The .243 Winchester employs light, fast bullets, ranging in weight from 55 grains up to around 100 grains, which usually carry between 2,000 and 2,200 ft-lbs of energy. It's a bit too light for elk or black bear, though plenty of both have been downed with the hands of the right shooter. While it has about double the recoil energy of .223 Remington - at about 7 to 9 ft-lbs with most rifles - hardly anyone ever has a problem with it.

Most people start with one for good reason.

20 Gauge

20 gauge

The 20-gauge bore size is a good starter for shotguns. While it kicks more than 28-gauge and certainly .410-gauge, the 20-gauge has only marginally more kick than 28-gauge and is effective on everything from small game to turkeys and most waterfowl.

In slug gun states, it's a starter deer gun as well.

Granted, 12-gauge is the standard for a reason, and a person can train up from light 2-¾" shells to 3- or 3-½", with plenty of every variety of shotgun load - buckshot, birdshot, you name it - in every length, but the reduced recoil of the 20-gauge is a good compromise between reducing recoil and the necessary wallop for putting birds and even bucks on the deck.

.260 Remington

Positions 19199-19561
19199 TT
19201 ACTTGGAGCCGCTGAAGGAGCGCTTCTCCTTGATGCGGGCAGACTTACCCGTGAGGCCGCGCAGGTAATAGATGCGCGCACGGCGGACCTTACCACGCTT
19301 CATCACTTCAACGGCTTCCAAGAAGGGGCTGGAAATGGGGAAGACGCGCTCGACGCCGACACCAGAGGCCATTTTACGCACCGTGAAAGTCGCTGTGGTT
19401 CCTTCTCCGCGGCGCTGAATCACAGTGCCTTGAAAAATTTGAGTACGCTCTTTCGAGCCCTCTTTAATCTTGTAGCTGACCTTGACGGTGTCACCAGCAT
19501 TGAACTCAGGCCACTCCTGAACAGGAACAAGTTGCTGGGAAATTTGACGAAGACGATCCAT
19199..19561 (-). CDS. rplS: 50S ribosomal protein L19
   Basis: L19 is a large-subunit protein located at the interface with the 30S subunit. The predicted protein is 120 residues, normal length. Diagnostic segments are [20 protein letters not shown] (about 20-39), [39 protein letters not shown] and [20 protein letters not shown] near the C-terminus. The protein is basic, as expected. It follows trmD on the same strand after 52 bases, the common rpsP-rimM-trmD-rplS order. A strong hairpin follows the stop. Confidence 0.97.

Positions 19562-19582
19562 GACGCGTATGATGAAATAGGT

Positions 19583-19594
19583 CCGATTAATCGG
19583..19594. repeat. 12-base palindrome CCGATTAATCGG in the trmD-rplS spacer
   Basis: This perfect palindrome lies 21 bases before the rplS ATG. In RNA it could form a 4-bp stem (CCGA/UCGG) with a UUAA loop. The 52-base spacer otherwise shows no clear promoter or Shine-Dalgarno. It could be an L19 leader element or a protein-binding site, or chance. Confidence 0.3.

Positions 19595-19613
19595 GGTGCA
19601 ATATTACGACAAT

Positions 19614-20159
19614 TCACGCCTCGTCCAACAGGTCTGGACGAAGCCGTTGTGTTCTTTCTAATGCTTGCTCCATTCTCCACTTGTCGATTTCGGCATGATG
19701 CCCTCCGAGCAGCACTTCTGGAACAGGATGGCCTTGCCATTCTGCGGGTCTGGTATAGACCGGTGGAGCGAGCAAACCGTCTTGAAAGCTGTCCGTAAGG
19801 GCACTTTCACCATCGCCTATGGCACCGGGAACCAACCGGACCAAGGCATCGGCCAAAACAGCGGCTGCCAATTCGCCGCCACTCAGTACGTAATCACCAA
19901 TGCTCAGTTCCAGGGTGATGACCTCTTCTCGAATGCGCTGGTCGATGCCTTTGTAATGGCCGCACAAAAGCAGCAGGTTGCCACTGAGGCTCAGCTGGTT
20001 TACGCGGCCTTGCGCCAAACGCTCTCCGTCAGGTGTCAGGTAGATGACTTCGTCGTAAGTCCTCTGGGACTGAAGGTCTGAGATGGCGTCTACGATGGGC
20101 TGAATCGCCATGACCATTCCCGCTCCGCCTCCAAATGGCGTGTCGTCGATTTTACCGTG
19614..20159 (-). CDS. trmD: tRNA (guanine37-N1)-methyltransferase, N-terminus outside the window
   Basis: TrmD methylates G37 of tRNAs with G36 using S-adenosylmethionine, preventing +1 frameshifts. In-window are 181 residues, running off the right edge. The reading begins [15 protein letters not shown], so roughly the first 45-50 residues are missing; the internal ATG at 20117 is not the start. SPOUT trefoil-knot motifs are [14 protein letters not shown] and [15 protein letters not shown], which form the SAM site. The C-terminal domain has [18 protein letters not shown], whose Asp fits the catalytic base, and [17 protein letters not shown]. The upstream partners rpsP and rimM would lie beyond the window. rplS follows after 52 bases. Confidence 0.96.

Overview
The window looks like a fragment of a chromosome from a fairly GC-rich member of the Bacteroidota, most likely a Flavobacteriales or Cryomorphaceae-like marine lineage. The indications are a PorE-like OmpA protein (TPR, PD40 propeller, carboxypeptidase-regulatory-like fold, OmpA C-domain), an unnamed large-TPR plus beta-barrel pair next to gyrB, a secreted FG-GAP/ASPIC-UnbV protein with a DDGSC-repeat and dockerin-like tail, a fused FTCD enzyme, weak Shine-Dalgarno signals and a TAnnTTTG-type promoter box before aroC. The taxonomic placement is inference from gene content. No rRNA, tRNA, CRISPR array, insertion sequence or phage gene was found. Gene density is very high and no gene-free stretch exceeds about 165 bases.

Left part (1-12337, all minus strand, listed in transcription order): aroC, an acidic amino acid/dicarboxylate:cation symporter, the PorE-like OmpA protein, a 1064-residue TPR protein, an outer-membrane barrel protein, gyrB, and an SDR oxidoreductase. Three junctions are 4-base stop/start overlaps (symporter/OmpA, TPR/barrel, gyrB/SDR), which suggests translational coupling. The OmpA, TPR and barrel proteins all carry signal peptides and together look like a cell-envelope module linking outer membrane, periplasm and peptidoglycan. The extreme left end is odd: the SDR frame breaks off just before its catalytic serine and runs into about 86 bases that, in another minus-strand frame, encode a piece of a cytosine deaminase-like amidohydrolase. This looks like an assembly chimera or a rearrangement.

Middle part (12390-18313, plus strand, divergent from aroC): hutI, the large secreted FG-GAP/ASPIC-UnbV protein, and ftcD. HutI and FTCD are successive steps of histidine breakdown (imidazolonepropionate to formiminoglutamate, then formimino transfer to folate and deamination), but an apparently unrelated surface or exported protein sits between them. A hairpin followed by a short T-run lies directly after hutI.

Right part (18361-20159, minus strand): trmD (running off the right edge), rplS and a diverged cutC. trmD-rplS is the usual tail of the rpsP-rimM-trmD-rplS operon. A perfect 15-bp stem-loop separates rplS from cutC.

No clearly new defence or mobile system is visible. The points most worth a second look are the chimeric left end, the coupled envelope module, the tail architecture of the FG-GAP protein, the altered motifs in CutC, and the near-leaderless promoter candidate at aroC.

260 Remington

The .260 Remington is much like the 7mm-08, in that it's a necked-down .308 Winchester. However, it's necked down to 6.5mm (.264 caliber) instead of 7mm. Recoil is lighter than the 7mm-08 - and so are the bullet weights due to the smaller diameter case neck - but just like it's 7mm cousin, it's equally adept at hunting and long-range target shooting.

Typical bullet weights are 120 grains to 140 grains, often at somewhere in the neighborhood of 2800 fps and with 2250 to 2350 ft-lbs of energy from the muzzle. It's plenty of medicine for hogs, deer, caribou or pronghorn, and at the lower edge of what you'd want to use for elk or black bear. Recoil energy in most rifles is in the neighborhood of 11 to 13 lbs.

Stouter than .223, to be sure - about three to four times the recoil energy of a .223 Remington - but about half that of 7mm Remington Magnum or .30-06.

.270 Winchester

270 Winchester

The .270 Winchester is at the upper end of what new shooters are going to be able to tolerate, as most .270 Winchester rifles generate about 17 ft-lbs of recoil with typical loadings, which are 130-grain to 150-grain bullets leaving the muzzle at 3100 to 2900 fps from the muzzle and carrying 2600 to 3000 ft-lbs of energy, depending on the load. Basically, it's where serious rifle rounds begin, but it's just moderate enough for most people to put up with it.

But .270 Winchester is also one of the all-time classic hunting cartridges. In the old days, it was one of the most accurate cartridges to 400 yards; modern high-BC cartridges can take it out much, much further than that. Everything short of the great bears of North America has fallen to a .270 (Jack O'Connor actually bagged a couple of grizzlies with his...but you wouldn't want to try it!) and a great many African and other game species besides. You'll never lack for ammunition nor choice of it, anywhere.

If you were to only ever own one hunting rifle...the .270 makes a great case for itself.